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Korean War Veterans Association, Inc.

Incorporated June 14, 1985... Chartered by Congress June 30, 2008

*Korean War and Korea Defense Veterans...
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MIA - Alvin Earl Crane Jr. Buried With Honors After 50+ Years

 

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Alvin Earl Crane Jr., who was shot down during Korean War while flying on a reconnaissance mission over Korea over fifty years ago, was laid to rest on May 13 in Santa Rosa, California.

1st Lt Crane was the pilot of a AT-6D Mosquito observation aircraft with the 6148th Tactical Air Control Squadron, 6147 Tactical Air Control Group. On September 13, 1951, while flying an air-ground control mission, his aircraft was hit by ground fire and crashed. He was presumed dead on January 31, 1954. First Lieutenant Crane was awarded the Air Medal, the Purple Heart, the Korean Service Medal, the United Nations Service Medal, the National Defense Service Medal, the Korean Presidential Unit Citation and the Republic of Korea War Service Medal.

Other airmen reported seeing a parachute, but the U.S. military was unable to recover his remains. In 1990, North Korea had turned over his human remains, but it wasn’t until last year that military investigators were able to use DNA testing to confirm that they belonged to Lt. Crane.

More than 100 friends, family, veterans and community residents attended the graveside funeral at Santa Rosa Memorial Park under sunny skies, including members of the VFW, American Legion, Mosquito Squadron and KWVA, plus an honor guard from Travis AFB.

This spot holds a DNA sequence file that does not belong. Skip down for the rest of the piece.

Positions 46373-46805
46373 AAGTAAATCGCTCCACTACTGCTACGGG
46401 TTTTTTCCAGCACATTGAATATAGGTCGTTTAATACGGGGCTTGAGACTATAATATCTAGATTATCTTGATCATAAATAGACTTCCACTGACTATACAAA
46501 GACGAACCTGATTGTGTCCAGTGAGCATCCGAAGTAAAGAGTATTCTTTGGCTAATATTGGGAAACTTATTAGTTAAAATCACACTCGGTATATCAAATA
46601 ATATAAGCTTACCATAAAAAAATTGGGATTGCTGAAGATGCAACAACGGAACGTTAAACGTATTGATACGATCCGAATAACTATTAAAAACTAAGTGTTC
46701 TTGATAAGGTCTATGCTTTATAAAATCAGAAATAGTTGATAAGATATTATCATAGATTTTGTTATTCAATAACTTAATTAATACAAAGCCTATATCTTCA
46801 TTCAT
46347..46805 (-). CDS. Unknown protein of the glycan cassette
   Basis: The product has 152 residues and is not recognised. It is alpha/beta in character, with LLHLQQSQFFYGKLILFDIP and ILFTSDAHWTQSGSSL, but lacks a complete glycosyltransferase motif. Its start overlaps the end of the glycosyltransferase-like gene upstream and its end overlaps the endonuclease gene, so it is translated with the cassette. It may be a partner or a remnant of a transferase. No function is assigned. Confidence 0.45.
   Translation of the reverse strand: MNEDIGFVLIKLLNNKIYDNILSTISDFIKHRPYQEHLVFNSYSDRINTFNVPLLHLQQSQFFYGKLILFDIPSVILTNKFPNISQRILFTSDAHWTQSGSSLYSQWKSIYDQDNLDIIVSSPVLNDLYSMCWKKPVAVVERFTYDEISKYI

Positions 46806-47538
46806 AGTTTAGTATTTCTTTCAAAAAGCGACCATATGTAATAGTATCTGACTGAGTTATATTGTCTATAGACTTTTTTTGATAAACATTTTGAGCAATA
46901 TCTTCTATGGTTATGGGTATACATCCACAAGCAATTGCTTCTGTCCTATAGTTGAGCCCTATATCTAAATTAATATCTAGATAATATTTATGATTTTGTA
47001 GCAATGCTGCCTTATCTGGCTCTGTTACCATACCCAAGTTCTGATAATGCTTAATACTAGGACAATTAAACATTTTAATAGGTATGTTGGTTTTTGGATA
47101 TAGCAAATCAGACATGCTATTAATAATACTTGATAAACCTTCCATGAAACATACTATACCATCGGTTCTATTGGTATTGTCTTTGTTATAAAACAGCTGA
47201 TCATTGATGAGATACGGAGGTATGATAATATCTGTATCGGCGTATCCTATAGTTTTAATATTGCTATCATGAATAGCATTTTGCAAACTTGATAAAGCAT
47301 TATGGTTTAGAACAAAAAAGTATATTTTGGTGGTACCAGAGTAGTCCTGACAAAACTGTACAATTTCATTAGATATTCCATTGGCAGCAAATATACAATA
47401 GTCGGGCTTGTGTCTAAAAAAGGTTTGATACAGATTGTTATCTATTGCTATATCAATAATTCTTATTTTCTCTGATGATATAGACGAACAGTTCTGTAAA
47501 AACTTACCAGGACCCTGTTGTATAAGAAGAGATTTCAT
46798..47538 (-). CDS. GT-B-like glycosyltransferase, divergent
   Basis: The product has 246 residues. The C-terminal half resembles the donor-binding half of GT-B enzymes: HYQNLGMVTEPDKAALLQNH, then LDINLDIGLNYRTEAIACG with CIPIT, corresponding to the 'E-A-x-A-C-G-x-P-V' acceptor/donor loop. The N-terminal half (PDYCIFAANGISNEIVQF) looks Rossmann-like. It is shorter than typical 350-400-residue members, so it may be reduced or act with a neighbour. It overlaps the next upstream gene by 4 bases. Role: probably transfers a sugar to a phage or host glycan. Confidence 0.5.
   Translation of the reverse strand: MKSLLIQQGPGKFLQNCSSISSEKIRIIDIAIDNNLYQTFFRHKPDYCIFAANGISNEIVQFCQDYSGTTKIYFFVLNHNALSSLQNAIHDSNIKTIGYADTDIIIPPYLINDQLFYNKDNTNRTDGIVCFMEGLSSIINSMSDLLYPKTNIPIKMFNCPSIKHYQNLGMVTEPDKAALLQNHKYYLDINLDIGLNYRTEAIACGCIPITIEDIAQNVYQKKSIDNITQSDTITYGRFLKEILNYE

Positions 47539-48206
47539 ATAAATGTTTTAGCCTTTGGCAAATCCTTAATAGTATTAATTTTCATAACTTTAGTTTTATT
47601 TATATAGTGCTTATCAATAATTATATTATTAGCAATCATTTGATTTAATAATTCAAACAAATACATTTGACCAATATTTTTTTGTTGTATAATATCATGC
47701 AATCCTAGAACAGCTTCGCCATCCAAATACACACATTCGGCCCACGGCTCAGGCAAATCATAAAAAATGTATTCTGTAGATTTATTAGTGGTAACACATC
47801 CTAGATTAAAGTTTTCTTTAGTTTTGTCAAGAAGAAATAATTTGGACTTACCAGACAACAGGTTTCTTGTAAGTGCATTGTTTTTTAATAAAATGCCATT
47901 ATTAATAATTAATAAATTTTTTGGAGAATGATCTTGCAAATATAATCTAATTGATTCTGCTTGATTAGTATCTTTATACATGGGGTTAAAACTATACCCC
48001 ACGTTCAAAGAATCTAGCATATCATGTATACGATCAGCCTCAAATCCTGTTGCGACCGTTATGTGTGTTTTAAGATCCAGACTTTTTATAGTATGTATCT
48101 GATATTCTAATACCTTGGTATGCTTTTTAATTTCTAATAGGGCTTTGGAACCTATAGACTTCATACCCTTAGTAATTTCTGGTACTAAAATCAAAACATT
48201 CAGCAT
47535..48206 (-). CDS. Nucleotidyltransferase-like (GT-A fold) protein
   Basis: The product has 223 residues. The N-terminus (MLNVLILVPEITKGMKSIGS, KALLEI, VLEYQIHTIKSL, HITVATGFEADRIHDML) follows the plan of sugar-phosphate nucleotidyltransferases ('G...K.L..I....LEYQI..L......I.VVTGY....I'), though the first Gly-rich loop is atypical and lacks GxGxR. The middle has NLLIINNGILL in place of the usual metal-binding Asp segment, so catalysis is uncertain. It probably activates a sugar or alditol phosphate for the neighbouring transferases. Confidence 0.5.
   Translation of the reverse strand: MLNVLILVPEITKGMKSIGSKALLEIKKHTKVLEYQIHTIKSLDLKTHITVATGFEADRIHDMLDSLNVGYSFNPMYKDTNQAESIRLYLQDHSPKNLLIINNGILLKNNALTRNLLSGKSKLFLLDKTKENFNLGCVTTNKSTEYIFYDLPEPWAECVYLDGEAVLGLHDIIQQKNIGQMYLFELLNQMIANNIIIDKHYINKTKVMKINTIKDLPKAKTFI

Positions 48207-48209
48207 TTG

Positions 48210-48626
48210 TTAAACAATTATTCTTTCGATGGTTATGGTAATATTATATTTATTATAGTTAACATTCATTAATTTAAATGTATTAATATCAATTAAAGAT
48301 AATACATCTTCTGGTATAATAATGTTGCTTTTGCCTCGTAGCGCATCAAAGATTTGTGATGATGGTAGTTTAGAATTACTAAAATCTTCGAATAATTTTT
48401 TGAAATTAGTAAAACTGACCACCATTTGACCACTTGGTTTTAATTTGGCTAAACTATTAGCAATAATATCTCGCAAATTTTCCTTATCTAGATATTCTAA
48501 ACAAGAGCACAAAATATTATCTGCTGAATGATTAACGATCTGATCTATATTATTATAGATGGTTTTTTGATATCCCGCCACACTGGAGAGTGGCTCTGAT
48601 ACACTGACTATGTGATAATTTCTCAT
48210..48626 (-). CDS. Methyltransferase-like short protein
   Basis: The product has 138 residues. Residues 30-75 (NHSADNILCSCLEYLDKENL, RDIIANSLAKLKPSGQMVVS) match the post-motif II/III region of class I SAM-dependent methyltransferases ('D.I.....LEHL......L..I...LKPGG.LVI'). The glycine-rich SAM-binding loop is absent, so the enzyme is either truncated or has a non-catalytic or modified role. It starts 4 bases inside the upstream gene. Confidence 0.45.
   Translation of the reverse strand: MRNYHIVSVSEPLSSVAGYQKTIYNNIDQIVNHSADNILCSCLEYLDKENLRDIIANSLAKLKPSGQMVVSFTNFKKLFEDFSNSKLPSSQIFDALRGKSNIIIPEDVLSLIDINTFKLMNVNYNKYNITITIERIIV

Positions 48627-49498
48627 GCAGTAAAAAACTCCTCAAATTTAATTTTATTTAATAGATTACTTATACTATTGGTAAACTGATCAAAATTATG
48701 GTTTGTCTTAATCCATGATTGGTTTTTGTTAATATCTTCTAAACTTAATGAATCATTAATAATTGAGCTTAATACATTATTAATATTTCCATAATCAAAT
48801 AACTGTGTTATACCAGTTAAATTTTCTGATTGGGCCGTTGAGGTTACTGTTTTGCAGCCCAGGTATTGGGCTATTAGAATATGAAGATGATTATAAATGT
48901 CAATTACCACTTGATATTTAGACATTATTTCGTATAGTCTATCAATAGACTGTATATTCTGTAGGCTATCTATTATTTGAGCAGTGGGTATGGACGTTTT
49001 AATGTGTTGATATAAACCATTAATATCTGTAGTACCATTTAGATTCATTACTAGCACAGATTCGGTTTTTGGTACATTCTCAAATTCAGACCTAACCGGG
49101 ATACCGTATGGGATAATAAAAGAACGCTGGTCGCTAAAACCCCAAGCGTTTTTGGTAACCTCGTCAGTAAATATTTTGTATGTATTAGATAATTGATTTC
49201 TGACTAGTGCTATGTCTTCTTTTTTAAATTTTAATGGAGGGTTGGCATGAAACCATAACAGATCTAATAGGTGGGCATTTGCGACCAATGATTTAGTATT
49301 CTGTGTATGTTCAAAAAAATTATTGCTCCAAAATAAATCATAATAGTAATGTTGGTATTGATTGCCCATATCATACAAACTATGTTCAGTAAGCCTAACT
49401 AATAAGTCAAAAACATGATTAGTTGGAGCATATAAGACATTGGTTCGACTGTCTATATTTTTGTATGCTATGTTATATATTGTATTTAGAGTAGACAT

Lt. Crane was buried with full military honors, which included a rifle squad, six honor guards, a flag-covered coffin and a bugler playing Taps.

During the service, four Air Force jets flew overhead before the lead pulled away into a steep climb, a formal salute known as the "missing man formation" to honor the fallen pilot. The F-16s flew over as scheduled and the T-6 group flew over in time.

Crane was born in Oklahoma on November 24, 1928, the oldest of four children, he was known as "Sonny." During the Great Depression, the family moved to California - first to Tule Lake (Siskiyou County), then to Woodland (Yolo County) and Santa Rosa.

After graduating from high school, he joined the Air Force and trained at Hamilton Air Force Base in Novato. He went to Korea in May 1951, leaving behind his wife, Ruth, and their infant son Stephen.

His mother Lois died several years ago. Crane was buried on what would have been his mother’s 94th birthday, not far from her or his father – once again reunited!

Don Clifford, President of The Mosquito Association, thanked the KWVA for helping to bring Alvin Crane home.

 

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